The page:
In my interest to learn about phosphorus recovery from wastewater, I recently toured the Blue Plains Advanced Wastewater Treatment Plant located in Washington DC. Since it serves the nation’s leaders, the plant operators see themselves as being leaders in implementing the paradigm shift from wastewater treatment to resource recovery. The plant collects 370 million gallons each day from the District of Colombia and parts of Virginia and Maryland. The water is treated to meet stringent carbon and nutrient requirements before discharging into the Potomac River just downstream of the Kennedy Center for the Arts and the Thomas Jefferson Memorial. They are most proud of their newly commissioned biosolids management train.
The goals of the system upgrade was to reduce the volume of solids for hauling, increase the marketability of the remaining biosolids, and recover energy. To that end they installed four anaerobic digesters that each hold 3.8 million gallons. The system includes a thermal hydrolysis pretreatment system that handles 450 dry tons per day of feed sludge to improve solids degradation and methane production in those digesters. Thermal hydrolysis heats and pressurizes the solids to provide pathogen reduction and achieves class A biosolids. Then when the pressure is released into the anaerobic digesters, the remaining cellular material “pops”, similar to what happens when you open a can of soda. The energy from the increased methane production from digesting these broken cells is captured by a 10 megawatt steam turbine generator that offsets the energy demand for the thermal hydrolysis.
My eye of course was tracking the phosphorus through the plant. A majority of the influent P would end up in the anaerobic digester supernatant in a concentrated inorganic form. This flow would be the single best point to implement a direct P recovery process. Unfortunately, this opportunity is missed, and the supernatant is simply sent back to the head of the treatment plant. It is perhaps telling to the P sustainability community that the world’s largest advanced wastewater treatment plant, which prides itself on resource recovery, chose to focus on energy and not on nutrients. That indicates that current P recovery technologies simply do not yet yield the necessary economic or regulatory benefits for widespread adoption.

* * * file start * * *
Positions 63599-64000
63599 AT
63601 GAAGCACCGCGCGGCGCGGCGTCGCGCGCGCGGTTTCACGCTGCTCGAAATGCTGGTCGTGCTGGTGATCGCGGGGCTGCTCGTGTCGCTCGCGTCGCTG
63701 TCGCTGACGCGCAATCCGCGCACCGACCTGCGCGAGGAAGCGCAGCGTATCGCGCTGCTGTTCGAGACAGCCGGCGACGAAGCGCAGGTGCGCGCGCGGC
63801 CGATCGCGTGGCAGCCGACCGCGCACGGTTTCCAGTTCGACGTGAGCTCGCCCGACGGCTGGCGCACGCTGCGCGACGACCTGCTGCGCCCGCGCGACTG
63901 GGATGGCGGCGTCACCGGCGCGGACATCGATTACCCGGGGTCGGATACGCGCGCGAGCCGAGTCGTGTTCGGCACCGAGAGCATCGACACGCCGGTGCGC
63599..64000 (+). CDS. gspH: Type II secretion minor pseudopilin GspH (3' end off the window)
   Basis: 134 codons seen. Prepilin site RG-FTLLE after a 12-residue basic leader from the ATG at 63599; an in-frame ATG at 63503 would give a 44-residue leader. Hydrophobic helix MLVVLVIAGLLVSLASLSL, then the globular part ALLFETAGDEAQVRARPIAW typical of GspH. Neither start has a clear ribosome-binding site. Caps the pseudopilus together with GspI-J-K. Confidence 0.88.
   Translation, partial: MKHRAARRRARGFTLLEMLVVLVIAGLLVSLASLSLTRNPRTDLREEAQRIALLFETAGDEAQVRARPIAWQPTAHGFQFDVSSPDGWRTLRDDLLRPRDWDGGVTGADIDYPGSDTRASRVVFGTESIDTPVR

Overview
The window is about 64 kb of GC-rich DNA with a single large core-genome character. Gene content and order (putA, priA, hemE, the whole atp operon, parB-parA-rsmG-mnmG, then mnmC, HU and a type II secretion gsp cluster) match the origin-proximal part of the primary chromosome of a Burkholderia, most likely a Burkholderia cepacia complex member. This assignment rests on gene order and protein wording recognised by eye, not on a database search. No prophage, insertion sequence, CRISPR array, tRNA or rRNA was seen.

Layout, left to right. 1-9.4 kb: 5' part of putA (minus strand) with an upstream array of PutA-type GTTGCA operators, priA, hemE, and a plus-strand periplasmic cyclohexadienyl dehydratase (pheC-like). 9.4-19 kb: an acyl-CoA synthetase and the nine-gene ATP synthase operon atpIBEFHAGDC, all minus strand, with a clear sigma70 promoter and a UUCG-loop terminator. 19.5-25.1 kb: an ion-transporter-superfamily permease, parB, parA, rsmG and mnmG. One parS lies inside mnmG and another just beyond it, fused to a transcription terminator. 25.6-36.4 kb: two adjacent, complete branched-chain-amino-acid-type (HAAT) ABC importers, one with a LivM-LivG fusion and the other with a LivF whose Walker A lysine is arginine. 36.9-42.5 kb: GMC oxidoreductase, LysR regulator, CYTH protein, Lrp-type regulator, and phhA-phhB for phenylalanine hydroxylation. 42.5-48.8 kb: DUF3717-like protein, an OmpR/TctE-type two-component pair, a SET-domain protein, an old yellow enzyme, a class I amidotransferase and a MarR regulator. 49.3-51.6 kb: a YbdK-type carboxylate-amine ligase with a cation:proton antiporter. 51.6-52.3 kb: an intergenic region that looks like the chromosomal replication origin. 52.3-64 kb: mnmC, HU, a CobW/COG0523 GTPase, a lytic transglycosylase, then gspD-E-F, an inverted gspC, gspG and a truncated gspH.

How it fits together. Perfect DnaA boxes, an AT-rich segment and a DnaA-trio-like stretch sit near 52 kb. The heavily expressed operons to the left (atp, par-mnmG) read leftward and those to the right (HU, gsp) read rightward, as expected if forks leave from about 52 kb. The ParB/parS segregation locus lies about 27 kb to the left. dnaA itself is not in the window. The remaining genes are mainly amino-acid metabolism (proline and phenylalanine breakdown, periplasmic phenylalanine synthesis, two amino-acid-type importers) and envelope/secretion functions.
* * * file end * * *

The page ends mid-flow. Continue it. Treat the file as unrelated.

On a positive note, P is indirectly recovered from the second best place: the resulting biosolids. These solids are trucked to the neighboring states for agricultural land application. The class A designation means they have very low pathogens and odor and can be widely used as a fertilizer, where the organic and inorganic P can become incorporated into the soil and taken up by crop plants. They are actively working to develop an even higher value product from these remaining solids though, and the current frontrunner is composting it to produce a marketable soil amendment. In what I consider infinitely ironic, the solids are low in carbon content and must be blended with an organic substrate. They are experimenting with mixing different types of bark, sawdust, and even shredded currency from the Bureau of Printing and Engraving. So while the Blue Plains Advanced Wastewater Treatment Plant doesn’t yet recover P (since money doesn’t grow on trees), it is possible that together with P your trees can grow on money.
On May 18-21, 2015, scientists of the P Sustainability Research Coordination Network (RCN) reconvened in Washington, D.C. for the third annual P RCN meeting. In this meeting, the P RCN moves on from Phase I’s focus on the two P sustainability challenges of “improving P efficiency in food production” and “developing robust pathways of P recycling”. Phase II integrates these two challenges into and theme aimed at “integrating efficiency and recycling to create a sustainable fertilizer system”.